A sub-trope of Weapon of Choice.
Behold, the staff. Essentially nothing more than a long, wooden club, it is one of the simplest weapons known to man, yet frequently referred to as the deadliest melee weapon ever created. It can be easily improvised from a number of ordinary farming and cleaning tools — such as plows, rakes, or mops — that are readily found anywhere. Those who frown upon spilling blood can confiscate various polearms and snap off the pointy end(s) to suit their tastes. Even convenient tree branches can serve in a pinch.
However, not all staves need be so simple. A few war-staves are shod with blunt metal caps for harder strikes, and bound with iron rings to better parry swords. The violent potential of especially these iron-shod staves cannot be overstated, as when wielded properly are quite capable of shattering bone, denting and deforming armor and completely removing vulnerable areas such as the jaw.
Many instead double as symbols of station, and thus feature elaborate headpieces — of which the wisest choices are sturdy and heavy enough to serve in a fight. Some clever individuals have made staves out of hollow metal pieces that can collapse into a concealable weapon.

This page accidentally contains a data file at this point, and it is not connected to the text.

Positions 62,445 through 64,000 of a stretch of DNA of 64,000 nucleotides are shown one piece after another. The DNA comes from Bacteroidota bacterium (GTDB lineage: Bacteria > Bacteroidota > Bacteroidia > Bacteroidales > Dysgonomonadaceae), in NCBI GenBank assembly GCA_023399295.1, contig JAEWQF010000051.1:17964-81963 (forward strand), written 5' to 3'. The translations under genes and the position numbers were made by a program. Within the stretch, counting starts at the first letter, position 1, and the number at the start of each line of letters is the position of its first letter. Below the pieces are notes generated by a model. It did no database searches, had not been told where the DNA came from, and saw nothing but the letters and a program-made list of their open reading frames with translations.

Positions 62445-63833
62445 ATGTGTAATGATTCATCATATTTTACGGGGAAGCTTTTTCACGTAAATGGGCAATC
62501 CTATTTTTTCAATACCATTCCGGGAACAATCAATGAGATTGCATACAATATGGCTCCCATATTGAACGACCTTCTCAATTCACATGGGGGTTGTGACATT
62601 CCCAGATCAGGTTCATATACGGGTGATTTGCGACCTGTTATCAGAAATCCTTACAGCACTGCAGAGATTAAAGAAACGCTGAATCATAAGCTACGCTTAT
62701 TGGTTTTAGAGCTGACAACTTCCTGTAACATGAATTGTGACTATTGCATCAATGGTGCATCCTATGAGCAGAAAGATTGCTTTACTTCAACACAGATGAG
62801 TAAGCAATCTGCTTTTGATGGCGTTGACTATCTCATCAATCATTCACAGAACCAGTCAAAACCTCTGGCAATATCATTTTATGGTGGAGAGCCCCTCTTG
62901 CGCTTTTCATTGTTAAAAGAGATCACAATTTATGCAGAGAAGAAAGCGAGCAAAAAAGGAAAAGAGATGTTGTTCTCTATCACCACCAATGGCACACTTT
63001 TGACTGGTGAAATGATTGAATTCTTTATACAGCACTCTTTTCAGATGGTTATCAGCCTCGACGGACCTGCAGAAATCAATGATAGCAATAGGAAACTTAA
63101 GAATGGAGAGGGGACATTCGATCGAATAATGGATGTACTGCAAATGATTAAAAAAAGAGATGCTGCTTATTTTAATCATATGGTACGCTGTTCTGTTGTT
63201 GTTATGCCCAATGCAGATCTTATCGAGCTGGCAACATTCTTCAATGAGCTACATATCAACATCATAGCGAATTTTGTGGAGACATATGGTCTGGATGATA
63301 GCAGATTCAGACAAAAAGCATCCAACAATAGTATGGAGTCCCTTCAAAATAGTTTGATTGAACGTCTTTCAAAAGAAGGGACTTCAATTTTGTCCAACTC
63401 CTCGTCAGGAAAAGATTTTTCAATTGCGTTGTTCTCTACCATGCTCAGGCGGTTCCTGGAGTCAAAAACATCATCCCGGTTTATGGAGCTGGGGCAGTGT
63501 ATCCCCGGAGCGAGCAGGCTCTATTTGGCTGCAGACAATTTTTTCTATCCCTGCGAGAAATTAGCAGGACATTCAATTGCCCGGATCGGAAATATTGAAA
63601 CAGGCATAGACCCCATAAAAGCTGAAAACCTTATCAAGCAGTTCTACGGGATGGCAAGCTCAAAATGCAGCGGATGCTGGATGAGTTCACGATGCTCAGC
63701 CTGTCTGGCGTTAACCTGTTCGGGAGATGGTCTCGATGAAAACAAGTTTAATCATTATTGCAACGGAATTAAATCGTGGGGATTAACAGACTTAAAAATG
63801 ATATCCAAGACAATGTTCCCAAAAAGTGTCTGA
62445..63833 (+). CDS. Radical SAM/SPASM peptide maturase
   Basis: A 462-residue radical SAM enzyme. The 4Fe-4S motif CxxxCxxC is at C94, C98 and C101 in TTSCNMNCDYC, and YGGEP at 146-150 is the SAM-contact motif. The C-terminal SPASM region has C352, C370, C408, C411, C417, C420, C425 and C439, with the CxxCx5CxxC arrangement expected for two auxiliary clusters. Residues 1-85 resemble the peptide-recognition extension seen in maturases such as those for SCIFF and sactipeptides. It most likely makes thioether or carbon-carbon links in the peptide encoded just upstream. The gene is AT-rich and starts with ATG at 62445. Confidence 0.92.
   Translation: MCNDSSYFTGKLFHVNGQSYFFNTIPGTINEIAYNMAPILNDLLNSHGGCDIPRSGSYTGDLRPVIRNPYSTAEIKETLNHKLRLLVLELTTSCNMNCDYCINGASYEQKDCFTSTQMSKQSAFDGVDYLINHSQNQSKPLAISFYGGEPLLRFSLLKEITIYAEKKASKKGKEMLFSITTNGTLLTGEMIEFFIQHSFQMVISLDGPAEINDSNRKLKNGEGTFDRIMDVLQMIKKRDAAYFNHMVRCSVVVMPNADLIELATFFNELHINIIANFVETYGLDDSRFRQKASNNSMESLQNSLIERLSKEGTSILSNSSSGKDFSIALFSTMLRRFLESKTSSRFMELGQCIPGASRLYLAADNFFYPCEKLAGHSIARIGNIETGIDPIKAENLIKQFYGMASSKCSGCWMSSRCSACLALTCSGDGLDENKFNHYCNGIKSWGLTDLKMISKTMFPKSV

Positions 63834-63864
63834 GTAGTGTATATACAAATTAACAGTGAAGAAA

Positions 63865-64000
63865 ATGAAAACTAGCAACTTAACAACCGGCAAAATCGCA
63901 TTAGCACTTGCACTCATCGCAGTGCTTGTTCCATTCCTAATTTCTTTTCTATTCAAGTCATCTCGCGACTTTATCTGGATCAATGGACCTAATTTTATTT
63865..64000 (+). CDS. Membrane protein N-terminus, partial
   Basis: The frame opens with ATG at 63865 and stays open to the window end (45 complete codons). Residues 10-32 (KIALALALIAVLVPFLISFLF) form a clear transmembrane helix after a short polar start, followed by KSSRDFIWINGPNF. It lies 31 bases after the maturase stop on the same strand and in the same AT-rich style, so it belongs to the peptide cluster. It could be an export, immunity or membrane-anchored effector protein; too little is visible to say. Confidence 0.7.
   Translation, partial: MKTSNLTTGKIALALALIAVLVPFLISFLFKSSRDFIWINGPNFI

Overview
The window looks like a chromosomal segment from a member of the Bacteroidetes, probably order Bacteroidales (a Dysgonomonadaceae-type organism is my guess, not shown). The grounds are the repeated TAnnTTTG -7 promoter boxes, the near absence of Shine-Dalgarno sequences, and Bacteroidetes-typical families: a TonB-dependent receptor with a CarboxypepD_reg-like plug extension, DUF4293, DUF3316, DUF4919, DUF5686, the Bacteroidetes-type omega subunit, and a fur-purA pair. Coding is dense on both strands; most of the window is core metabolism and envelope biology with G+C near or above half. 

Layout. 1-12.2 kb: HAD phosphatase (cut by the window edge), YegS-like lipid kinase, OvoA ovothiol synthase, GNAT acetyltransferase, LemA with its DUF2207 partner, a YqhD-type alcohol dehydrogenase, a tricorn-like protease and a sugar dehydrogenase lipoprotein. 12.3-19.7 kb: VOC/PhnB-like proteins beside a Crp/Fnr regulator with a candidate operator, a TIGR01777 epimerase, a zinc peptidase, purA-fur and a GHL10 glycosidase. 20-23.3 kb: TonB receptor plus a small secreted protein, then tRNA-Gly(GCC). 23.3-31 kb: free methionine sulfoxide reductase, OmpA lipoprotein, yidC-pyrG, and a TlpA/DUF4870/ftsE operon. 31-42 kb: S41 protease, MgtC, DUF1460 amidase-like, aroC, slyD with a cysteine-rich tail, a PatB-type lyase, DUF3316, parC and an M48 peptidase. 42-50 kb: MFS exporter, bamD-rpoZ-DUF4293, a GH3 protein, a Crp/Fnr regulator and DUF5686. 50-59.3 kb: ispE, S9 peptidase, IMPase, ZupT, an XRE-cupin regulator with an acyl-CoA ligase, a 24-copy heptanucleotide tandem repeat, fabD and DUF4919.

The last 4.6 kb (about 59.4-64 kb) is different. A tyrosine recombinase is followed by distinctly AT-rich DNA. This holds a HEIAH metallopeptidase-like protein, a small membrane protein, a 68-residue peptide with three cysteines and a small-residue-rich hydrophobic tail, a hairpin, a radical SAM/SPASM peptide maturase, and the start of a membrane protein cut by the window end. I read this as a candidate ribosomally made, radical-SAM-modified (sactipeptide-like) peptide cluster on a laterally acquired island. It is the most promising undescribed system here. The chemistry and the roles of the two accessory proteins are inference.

In the West, a full-length fighting staff is called a quarterstaff. Contrary to general opinion or many movies, in the medieval age a staff was not held in the middle, but wielded in a similar way to a spear. In Japan, it is called a bo, with a smaller version called a jo. The Japanese also have hanbo — short staves that Westerners would call rods. A Filipino fighting art called Eskrima (or Arnis or Kali, depending on which island you're from) also makes use of these short rods.*
An interesting side-note is that eskrima teaches its practitioners to strike with one particular surface of the stick rather than just any part of it — because eskrima is intended to allow the user to switch his relatively non-lethal sticks for blades if necessary.
Staves tend to be the Weapon of Choice among monks and others who, for moral and/or ethical reasons, refuse to take a life, but for various reasons find themselves desiring a weapon. Anyone else interested in practicing combat skills is more interested in lethality, and so affix various pointy ends to their poles, making these implements a different kind of weapon entirely. Of course, some people take a middle path and conceal various nasty surprises in their staves.